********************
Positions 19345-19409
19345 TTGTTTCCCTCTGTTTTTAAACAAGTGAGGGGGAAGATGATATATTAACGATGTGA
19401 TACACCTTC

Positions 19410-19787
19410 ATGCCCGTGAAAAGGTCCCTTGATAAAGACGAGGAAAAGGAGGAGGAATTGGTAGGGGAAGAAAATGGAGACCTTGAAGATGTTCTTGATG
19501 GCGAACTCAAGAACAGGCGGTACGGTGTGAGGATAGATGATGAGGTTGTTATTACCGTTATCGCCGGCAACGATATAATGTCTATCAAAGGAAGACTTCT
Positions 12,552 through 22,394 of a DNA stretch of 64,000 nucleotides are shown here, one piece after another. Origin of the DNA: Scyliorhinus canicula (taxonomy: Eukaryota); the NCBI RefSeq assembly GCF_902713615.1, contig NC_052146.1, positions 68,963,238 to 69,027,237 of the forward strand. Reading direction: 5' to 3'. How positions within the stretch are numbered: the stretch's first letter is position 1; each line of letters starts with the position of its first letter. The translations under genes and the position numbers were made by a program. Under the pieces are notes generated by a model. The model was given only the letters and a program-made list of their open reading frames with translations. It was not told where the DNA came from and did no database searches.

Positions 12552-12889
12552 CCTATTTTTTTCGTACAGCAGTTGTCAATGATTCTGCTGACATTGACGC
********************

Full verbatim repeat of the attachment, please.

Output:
Positions 19345-19409
19345 TTGTTTCCCTCTGTTTTTAAACAAGTGAGGGGGAAGATGATATATTAACGATGTGA
19401 TACACCTTC

Positions 19410-19787
19410 ATGCCCGTGAAAAGGTCCCTTGATAAAGACGAGGAAAAGGAGGAGGAATTGGTAGGGGAAGAAAATGGAGACCTTGAAGATGTTCTTGATG
19501 GCGAACTCAAGAACAGGCGGTACGGTGTGAGGATAGATGATGAGGTTGTTATTACCGTTATCGCCGGCAACGATATAATGTCTATCAAAGGAAGACTTCT
Positions 12,552 through 22,394 of a DNA stretch of 64,000 nucleotides are shown here, one piece after another. Origin of the DNA: Scyliorhinus canicula (taxonomy: Eukaryota); the NCBI RefSeq assembly GCF_902713615.1, contig NC_052146.1, positions 68,963,238 to 69,027,237 of the forward strand. Reading direction: 5' to 3'. How positions within the stretch are numbered: the stretch's first letter is position 1; each line of letters starts with the position of its first letter. The translations under genes and the position numbers were made by a program. Under the pieces are notes generated by a model. The model was given only the letters and a program-made list of their open reading frames with translations. It was not told where the DNA came from and did no database searches.

Positions 12552-12889
12552 CCTATTTTTTTCGTACAGCAGTTGTCAATGATTCTGCTGACATTGACGC